where $f_y(x; \theta)$ is the $y$-th element of the $|\mathcal{Y}|$-dimensional output from the neural network $f$, parametrized by $\theta$ and the bias vector $b \in \mathbb{R}^{|\mathcal{Y}|}$. Inspecting this neural net's formulation, based on the so-called softmax output, we notice the following correspondences:

• $p^*(y) \approx \frac{1}{Z_y} \exp(b_y)$
• $p^*(x|y) \approx \frac{1}{Z_{x|y}} \exp(f_y(x; \theta))$,

where $Z_y$'s and $Z_{x|y}$'s are the normalization constants, which are cancelled out in Eq.~\eqref{eq:softmax-nn}.[Notes 1] In other words, the bias $b_y$ captures the marginal distribution over the output, and the rest the conditional distribution over the input given the output. This view suggests a two-stage learning process. In the first stage, we simply set $b_y$ to be $\log p^*(y)$ (and thereby set $Z_y=1$ implicitly.) Then, we use optimization, such as stochastic gradient descent, to estimate the rest of the parameters, $\theta$. After learning is over, we get

[] \begin{align} \label{eq:y-given-x} \hat{p}(y|x) = \hat{p}(y) \frac{\exp(f_y(x; \hat{\theta}))}{\sum_{y'} \exp(f_{y'}(x; \hat{\theta}))}. \end{align} []

It is important to notice that the second term on the right hand side is not the estimate of $p^*(x|y)$, since the denominator must include the extra normalization, i.e. $p(x)$. In other words,

[] \begin{align} \frac{\exp(f_y(x; \hat{\theta}))}{\sum_{y'} \exp(f_{y'}(x; \hat{\theta}))} = \frac{\hat{p}(x|y)}{\hat{p}(x)}. \end{align} []

This predictive model $\hat{p}(y|x)$ would work well even on a new instance under the iid assumption, that is, $p^*(y|x)=q^*(y|x)$. It is however not the case, because $q^*(y) \neq p^*(y)$. For instance, imagine we trained a COVID-19 diagnosis model based on various symptoms, including cough sound, temperature and others, during the winter of 2021. During this period, COVID-19 was rampant, that is, $p^*(y=1)$ was very high. If we use this model however in the winter of 2024, the overall incident rate of COVID-19 is much lower. In other words, $q^*(y=1) \ll p^*(y=1)$. This would lead to the overestimation of $p(y=1|x)$, because the prediction is proportional to $\hat{p}(y=1)$ which is an estimate of the outdated prior $p^*(y=1)$ over the output not of the latest prior $q^*(y=1)$. The prediction becomes worse as $q^*$ deviates further away from $p^*$. One simple way to address this is to assume that a priori it is more probable for the label marginal, i.e., the marginal distribution over the output, to be closer to the uniform distribution. This is a reasonable assumption in many contexts when we are not allowed any information about the situation. For instance, it is perfectly sensible to assume that any given coin is likely to be fair (that is, it has the equal chance of landing head or tail.) In that case, we would simply set the bias $b$ to be an all-zero vector so that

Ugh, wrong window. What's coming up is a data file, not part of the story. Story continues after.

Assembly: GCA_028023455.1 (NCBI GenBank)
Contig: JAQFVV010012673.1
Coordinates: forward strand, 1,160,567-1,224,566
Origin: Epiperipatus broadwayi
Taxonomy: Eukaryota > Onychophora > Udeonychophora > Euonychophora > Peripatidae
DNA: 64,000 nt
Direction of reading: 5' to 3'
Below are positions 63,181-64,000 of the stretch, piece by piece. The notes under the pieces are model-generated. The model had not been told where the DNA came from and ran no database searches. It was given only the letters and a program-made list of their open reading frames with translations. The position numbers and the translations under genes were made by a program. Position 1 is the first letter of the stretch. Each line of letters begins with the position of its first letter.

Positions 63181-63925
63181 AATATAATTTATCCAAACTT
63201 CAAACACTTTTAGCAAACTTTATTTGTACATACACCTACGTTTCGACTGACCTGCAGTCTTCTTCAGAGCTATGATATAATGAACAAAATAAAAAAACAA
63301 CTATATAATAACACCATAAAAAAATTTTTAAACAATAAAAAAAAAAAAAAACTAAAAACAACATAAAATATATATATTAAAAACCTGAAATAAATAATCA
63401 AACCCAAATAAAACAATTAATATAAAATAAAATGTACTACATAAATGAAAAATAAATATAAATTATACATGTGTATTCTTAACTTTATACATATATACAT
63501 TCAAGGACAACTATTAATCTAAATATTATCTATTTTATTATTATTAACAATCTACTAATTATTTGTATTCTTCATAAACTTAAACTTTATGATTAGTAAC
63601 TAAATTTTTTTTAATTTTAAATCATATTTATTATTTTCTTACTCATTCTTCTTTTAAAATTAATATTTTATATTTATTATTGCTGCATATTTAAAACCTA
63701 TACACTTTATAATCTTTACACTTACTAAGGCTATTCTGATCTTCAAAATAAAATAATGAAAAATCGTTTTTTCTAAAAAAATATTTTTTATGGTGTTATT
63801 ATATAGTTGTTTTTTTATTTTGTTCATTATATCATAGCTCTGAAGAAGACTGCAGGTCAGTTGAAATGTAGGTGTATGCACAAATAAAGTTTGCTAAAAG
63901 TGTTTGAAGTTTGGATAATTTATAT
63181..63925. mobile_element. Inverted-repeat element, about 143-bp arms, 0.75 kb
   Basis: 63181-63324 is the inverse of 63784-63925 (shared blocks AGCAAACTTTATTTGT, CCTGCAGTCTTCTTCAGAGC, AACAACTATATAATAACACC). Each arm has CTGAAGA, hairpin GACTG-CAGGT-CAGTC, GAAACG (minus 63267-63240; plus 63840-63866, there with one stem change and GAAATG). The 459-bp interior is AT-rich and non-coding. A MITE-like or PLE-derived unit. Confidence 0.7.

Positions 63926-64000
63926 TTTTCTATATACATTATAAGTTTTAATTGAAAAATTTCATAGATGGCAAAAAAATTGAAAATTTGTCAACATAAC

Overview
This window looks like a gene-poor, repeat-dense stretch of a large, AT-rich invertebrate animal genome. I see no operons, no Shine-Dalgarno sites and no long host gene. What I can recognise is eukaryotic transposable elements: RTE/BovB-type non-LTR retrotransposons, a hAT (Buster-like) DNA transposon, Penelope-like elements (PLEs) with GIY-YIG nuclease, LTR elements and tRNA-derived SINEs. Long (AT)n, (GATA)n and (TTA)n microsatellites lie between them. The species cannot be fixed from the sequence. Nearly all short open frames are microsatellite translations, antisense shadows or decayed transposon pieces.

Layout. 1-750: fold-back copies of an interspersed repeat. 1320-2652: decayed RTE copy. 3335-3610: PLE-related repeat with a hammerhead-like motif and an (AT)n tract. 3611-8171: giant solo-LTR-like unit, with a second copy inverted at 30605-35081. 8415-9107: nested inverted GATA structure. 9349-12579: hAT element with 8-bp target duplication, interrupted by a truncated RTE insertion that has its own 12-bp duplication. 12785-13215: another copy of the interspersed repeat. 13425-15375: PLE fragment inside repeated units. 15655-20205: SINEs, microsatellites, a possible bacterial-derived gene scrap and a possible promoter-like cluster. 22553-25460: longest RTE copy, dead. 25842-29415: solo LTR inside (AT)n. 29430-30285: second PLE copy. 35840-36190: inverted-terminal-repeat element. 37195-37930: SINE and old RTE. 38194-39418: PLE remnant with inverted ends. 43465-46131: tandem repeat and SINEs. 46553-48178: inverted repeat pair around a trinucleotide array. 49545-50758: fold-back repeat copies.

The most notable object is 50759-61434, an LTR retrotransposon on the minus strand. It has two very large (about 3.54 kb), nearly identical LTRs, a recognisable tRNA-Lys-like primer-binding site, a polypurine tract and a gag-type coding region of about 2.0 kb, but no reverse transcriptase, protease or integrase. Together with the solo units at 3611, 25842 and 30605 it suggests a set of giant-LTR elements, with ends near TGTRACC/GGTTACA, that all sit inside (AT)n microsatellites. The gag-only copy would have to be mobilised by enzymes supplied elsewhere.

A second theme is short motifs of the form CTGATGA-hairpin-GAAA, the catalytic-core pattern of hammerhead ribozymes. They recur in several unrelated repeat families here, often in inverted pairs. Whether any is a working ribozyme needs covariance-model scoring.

[] \begin{align} \hat{p}(y|x) = \frac{\exp(f_y(x; \hat{\theta}))}{\sum_{y'} \exp(f_{y'}(x; \hat{\theta}))}. \end{align} []

Sometimes we are given some glimpse into $q^*$. In the case of COVID-19, it is difficult to collect $(x,y)$ pairs but it is often easy to collect $y$'s by various means, including the survey and rapid testing in various event venues. Let $\hat{q}(y)$ be the estimate of $q^*(y)$ from such a source. We can then replace $\hat{p}(y)$ with this new estimate in Eq.~\eqref{eq:y-given-x}, resulting in

[] \begin{align} \hat{p}(y|x) = \hat{q}(y) \frac{\exp(f_y(x; \hat{\theta}))}{\sum_{y'} \exp(f_{y'}(x; \hat{\theta}))}. \end{align} []